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Loadholt on Celebrating Commitment


W.E.B. Du Bois — the first African American to earn a Ph.D. from Harvard — was born in Massachusetts on this date in 1868.

Du Bois championed equal rights for all and co-founded the National Association for the Advancement of Colored People (NAACP) with Moorfield Storey and Mary White Ovington on Feb. 12, 1909, the 100th anniversary of President Abraham Lincoln's birth. The organization's mission is "to ensure the political, educational, social, and economic equality of rights of all persons and to eliminate racial hatred and racial discrimination."

In 1885, when Du Bois attended college at Fisk University in Nashville, Tennessee, he encountered discriminatory Jim Crow laws that were created after the Civil War and segregation. Du Bois worked to advance rights for minorities and women. He passed away at age 95, one day before Martin Luther King, Jr. delivered his "I Have a Dream" speech in front of the Lincoln Memorial in 1963.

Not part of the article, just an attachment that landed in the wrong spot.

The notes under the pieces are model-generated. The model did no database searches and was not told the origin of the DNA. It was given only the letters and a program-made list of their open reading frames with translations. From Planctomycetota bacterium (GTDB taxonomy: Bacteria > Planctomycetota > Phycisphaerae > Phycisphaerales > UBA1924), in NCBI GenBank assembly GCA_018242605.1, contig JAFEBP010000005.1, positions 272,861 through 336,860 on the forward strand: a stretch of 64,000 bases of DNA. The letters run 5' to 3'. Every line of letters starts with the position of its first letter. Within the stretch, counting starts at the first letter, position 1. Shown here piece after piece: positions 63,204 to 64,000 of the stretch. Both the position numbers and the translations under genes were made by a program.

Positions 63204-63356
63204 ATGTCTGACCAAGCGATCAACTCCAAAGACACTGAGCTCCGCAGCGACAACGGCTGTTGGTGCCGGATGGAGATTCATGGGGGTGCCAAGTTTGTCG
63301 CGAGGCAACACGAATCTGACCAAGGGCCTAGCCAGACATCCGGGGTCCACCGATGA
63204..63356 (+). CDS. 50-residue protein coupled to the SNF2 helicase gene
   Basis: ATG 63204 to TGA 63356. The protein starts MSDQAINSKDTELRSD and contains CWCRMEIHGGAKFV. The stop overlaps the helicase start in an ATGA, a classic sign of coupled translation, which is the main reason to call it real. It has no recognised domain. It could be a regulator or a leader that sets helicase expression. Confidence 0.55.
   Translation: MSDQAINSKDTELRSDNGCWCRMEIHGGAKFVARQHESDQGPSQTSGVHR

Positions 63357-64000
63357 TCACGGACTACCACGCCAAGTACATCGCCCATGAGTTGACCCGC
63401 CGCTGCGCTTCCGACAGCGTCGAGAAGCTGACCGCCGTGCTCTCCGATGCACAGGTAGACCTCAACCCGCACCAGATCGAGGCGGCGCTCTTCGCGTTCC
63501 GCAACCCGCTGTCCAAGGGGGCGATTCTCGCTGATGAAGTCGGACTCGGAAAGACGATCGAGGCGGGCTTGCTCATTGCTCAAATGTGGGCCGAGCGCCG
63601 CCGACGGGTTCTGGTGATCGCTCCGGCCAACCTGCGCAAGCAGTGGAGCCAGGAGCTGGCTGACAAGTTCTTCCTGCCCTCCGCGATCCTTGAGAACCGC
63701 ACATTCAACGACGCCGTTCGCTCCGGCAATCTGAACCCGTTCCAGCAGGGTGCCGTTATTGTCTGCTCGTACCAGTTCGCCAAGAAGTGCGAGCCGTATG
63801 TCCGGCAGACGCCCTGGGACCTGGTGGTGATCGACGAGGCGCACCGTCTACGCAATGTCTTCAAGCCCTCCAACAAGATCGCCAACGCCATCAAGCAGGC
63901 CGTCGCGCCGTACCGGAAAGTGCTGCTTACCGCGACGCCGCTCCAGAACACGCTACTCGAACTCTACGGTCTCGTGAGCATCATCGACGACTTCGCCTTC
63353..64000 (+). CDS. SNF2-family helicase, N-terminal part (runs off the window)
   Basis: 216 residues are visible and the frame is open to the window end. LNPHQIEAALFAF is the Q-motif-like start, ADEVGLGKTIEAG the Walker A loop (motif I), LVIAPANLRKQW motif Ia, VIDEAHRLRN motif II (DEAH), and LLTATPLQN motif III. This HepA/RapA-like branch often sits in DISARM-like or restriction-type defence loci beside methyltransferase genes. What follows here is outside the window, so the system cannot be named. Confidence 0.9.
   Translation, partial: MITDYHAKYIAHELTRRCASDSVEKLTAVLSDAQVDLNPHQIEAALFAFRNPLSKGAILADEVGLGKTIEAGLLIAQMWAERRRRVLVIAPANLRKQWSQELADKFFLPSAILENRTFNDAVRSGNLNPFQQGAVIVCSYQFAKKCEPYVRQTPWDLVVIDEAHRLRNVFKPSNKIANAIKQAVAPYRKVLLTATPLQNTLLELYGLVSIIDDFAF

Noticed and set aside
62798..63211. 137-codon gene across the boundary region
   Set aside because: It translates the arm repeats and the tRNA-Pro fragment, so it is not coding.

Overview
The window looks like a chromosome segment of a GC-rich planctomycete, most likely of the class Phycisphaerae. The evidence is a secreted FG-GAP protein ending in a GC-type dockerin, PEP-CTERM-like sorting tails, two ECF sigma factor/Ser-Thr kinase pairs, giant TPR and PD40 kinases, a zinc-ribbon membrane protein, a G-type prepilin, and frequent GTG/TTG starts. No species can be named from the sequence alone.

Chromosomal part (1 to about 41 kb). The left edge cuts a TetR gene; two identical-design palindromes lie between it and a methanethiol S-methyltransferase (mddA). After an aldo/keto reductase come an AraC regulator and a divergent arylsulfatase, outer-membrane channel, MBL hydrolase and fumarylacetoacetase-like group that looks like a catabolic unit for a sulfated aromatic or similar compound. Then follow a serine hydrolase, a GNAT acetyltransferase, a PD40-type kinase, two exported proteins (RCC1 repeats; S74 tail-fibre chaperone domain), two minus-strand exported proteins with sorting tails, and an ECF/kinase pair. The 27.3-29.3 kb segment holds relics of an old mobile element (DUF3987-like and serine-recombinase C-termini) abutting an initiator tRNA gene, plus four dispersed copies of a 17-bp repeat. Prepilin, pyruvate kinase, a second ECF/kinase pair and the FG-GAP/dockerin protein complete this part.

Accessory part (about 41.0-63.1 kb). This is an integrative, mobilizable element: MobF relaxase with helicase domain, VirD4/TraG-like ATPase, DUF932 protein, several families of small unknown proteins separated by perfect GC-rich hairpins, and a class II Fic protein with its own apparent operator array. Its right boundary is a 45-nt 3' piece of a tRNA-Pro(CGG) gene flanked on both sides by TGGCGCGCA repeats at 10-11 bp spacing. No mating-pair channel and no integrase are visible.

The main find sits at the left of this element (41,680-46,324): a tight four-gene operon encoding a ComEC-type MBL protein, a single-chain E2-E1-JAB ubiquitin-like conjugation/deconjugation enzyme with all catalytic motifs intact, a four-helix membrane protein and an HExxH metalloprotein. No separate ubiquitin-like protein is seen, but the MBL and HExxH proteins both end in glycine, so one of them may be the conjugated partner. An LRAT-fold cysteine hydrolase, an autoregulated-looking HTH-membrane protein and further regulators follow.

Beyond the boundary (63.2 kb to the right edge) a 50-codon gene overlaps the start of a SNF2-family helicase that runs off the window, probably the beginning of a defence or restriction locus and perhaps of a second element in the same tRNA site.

The fight for equal rights made tremendous strides during Du Bois' life and is part of the celebration of Black History Month.

"The importance of [Black History Month] is it's an opportunity to celebrate and acknowledge the things that happened in our culture in the past so that we can live so comfortably today," Phil Loadholt said. "Not so long ago, we couldn't even sit in a room together, so it's a time for us to acknowledge the sacrifices that were made by the people who came before us and celebrate them."

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